Since the game had a very short development cycle, many systems, such as skill trees and crafting, were either removed or streamlined significantly. Evans said the essence of the game is entirely about "running around with very big guns and shooting cyborgs in their faces whilst trying to avoid dragons that fire lasers from their eyes". Most of the enemy designs were simple, but creating the blood dragons was challenging for the team due to their massive size; the developers had to rethink the island's design to ensure that the dragons can fully interact with the environment without clipping into the terrain. Many features were cut from the game since the team became over-ambitious: one deleted ending involved Rex eating Sloan's heart before transforming into a giant to battle a massive dragon, and a boss fight with Sloan was replaced with cutscenes. At one point the game included self-aware quick-time events, such as "press A to show emotions" and "press A to cry", but this was subsequently removed from the game.
The gameplay received generally positive reviews. Most critics liked the blood dragons, as their presence gave players an additional way to clear outposts and garrisons. They found the blood dragons' interaction with other enemies to be an engaging experience. However, several critics remarked that it was not too challenging to kill a blood dragon in the game. Wiltshire added that they were not interesting to fight, and were more interesting as an ally than an enemy. Whitehead praised the game's progression and pacing, noting that the game ends before it overstays its welcome. Bertz disliked some of the side objectives for disrupting the game's pacing, and thought that some of the quests were repetitive and boring. VanOrd and Dyer liked how most of the skills in Far Cry 3 were already unlocked at the beginning of Blood Dragon, with Dyer noting that this made Rex a very powerful character. Many critics remarked that the gameplay strengths of Far Cry 3 remain in Blood Dragon. While several critics were disappointed by the lack of new gameplay additions, Arthur Gies from Polygon thought that Blood Dragon was a more manageable game due to its smaller size and simplified systems.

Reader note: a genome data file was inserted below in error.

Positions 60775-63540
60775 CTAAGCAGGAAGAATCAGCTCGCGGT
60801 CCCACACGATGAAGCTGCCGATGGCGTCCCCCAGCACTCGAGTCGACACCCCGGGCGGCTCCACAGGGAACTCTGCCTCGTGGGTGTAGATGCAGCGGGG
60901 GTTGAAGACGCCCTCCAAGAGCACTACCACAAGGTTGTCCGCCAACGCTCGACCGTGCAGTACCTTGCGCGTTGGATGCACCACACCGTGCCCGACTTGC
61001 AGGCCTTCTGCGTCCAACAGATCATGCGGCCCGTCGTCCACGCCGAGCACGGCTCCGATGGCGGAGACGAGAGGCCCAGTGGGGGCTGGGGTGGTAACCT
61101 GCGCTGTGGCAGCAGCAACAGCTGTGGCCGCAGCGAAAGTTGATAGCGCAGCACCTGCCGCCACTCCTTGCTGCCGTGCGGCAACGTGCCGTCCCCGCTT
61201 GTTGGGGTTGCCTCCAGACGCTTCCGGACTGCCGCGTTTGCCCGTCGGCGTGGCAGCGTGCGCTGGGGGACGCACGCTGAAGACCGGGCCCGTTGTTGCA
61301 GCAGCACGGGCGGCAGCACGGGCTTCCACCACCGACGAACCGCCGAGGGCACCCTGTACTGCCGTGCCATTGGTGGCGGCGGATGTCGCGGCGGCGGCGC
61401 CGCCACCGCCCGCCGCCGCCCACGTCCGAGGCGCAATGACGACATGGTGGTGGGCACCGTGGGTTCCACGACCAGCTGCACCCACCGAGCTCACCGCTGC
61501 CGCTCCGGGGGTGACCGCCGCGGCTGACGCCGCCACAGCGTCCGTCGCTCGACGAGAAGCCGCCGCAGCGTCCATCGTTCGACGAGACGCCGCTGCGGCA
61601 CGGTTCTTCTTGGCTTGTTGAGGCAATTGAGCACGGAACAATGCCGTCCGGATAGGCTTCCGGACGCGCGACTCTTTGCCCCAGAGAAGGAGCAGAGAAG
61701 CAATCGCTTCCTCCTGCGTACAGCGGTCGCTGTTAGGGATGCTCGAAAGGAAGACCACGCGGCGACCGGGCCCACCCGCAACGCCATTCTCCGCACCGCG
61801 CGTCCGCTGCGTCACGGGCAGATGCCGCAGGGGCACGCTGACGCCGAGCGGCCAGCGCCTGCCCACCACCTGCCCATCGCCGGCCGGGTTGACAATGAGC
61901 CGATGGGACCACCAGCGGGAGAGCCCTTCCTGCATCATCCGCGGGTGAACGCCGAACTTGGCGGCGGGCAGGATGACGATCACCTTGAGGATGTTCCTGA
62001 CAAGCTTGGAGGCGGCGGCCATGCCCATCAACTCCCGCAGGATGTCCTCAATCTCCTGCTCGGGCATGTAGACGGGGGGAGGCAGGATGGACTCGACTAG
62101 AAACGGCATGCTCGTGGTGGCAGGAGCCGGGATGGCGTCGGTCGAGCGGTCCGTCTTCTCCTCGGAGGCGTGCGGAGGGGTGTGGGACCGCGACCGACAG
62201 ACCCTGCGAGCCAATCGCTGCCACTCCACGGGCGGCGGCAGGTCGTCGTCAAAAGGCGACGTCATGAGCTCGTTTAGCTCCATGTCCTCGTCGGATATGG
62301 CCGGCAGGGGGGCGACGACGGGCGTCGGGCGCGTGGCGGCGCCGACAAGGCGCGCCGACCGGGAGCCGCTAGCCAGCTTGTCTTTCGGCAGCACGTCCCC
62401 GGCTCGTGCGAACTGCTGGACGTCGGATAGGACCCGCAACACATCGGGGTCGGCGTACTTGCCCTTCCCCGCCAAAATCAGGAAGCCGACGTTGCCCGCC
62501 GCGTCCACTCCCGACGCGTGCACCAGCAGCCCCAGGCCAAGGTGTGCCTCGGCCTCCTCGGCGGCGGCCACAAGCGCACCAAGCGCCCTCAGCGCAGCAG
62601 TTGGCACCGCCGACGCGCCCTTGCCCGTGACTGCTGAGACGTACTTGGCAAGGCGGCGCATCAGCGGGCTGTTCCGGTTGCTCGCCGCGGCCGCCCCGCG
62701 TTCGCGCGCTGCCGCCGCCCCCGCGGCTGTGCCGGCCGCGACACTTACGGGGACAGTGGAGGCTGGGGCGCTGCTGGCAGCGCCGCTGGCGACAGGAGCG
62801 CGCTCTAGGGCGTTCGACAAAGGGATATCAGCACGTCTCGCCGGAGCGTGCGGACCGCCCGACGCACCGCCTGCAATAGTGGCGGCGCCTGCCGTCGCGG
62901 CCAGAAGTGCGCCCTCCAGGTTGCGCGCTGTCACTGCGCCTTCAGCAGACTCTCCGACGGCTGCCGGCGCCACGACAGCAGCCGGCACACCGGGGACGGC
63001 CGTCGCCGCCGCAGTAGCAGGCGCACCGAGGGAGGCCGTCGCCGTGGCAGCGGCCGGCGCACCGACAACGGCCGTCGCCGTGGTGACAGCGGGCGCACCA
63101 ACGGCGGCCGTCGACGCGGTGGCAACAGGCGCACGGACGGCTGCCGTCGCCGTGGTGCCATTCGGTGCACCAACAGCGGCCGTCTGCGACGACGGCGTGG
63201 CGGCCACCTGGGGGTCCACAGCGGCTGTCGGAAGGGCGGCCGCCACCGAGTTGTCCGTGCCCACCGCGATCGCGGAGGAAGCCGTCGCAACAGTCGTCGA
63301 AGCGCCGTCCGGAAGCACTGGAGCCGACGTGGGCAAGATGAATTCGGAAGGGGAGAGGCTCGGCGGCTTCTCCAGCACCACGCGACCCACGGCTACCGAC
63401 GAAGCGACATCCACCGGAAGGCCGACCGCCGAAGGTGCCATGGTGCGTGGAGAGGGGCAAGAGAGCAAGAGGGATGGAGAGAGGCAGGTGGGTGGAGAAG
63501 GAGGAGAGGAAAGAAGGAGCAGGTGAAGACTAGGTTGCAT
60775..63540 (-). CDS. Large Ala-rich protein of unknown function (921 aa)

Evans initially planned for a sequel, though Far Cry 4 director Alex Hutchinson later added that the game would not have a follow-up. Although no sequels to Blood Dragon have been released, a Trials game titled Trials of the Blood Dragon was developed by RedLynx and released by Ubisoft in 2016. Evans left Ubisoft in March 2018 after his project was cancelled internally. Following the success of Blood Dragon, Ubisoft continued to release spin-offs for the series using assets built for mainline games, which led to the release of Far Cry Primal in 2016 and Far Cry New Dawn in 2019. Blood dragons return as enemies in Dead Living Zombies, the final DLC pack for Far Cry 5.
Rex is awoken by Sloan's Canadian assistant, Dr. Darling, who after being disillusioned with the colonel's goals, decides to betray Sloan. Rex teams up with Dr. Darling to overthrow Sloan's plan to revert the world to a prehistoric-like state with his rockets, armed with the blood of the "Blood Dragons" that roam the island.